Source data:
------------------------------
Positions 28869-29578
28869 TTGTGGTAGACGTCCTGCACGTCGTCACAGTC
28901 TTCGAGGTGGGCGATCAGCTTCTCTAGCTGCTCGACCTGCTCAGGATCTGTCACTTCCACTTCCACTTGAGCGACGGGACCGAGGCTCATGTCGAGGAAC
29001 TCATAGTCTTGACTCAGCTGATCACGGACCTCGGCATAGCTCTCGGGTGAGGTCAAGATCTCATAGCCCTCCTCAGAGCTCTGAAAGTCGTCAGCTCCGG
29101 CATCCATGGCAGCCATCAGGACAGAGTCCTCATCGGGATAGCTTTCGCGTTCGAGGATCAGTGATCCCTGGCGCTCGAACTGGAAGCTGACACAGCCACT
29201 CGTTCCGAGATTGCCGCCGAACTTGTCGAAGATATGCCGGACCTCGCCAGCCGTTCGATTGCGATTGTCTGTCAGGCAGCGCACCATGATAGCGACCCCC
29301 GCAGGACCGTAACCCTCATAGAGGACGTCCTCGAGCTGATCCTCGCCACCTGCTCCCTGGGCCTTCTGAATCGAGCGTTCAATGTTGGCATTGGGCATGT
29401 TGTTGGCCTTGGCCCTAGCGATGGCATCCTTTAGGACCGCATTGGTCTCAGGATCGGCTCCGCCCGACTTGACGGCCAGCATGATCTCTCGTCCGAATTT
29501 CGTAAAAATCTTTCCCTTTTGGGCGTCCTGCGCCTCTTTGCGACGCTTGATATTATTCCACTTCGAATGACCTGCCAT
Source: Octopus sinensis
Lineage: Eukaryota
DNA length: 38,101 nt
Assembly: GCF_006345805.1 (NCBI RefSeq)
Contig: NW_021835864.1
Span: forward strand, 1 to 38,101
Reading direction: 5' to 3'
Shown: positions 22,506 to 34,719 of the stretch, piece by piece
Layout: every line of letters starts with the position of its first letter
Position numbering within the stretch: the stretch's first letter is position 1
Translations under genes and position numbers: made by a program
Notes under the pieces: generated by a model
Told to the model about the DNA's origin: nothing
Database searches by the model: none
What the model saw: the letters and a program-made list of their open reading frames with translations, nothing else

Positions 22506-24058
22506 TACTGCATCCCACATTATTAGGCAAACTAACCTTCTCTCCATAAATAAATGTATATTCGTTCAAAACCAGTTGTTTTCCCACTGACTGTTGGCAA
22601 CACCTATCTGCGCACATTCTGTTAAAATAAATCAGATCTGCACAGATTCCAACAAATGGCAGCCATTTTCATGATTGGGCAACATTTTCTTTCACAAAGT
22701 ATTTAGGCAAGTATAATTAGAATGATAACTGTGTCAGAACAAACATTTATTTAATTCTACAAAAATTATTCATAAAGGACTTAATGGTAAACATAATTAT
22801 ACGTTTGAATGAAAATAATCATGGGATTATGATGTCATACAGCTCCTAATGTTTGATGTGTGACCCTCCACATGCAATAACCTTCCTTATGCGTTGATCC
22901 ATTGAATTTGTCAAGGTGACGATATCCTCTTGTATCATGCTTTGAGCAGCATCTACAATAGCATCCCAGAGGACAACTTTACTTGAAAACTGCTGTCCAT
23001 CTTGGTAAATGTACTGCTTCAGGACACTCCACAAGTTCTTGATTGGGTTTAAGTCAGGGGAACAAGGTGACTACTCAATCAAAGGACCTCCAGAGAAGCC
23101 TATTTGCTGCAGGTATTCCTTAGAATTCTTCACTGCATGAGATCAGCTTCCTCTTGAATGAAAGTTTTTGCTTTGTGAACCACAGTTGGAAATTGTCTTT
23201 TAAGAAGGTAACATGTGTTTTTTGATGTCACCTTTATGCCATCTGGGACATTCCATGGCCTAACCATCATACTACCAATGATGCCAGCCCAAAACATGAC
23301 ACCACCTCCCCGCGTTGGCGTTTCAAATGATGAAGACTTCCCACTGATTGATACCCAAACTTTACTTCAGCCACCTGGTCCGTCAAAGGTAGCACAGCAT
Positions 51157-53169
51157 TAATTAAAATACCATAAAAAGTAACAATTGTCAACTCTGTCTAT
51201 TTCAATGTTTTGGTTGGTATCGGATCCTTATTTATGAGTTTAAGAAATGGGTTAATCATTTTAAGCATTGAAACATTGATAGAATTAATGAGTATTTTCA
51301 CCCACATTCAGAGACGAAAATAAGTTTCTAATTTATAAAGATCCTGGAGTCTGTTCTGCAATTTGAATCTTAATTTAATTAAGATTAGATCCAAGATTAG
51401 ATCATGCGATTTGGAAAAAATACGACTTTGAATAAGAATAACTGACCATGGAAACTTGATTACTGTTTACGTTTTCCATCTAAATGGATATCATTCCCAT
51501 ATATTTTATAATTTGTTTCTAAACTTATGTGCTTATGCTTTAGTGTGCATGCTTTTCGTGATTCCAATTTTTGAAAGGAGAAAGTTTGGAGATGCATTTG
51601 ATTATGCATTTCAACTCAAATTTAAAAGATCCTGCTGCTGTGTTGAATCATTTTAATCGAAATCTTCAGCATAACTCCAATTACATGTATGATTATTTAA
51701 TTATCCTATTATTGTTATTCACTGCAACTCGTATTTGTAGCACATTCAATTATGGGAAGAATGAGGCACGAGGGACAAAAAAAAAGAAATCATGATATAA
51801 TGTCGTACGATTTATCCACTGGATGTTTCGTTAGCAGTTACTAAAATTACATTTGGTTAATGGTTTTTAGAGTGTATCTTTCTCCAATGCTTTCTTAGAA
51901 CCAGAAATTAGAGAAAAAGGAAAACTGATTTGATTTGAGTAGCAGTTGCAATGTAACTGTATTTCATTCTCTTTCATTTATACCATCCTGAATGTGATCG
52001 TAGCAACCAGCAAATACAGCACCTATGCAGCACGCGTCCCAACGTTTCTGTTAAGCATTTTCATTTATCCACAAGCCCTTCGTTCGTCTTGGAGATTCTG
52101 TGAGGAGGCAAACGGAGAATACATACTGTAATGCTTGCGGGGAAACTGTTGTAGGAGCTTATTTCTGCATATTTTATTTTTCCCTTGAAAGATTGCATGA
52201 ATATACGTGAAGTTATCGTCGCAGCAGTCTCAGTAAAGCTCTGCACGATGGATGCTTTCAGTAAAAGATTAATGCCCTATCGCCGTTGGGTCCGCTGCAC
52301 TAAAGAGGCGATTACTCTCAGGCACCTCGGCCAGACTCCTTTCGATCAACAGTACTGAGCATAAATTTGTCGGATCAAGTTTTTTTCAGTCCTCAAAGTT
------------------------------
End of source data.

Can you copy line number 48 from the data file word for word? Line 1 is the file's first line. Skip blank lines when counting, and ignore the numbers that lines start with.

52301 TAAAGAGGCGATTACTCTCAGGCACCTCGGCCAGACTCCTTTCGATCAACAGTACTGAGCATAAATTTGTCGGATCAAGTTTTTTTCAGTCCTCAAAGTT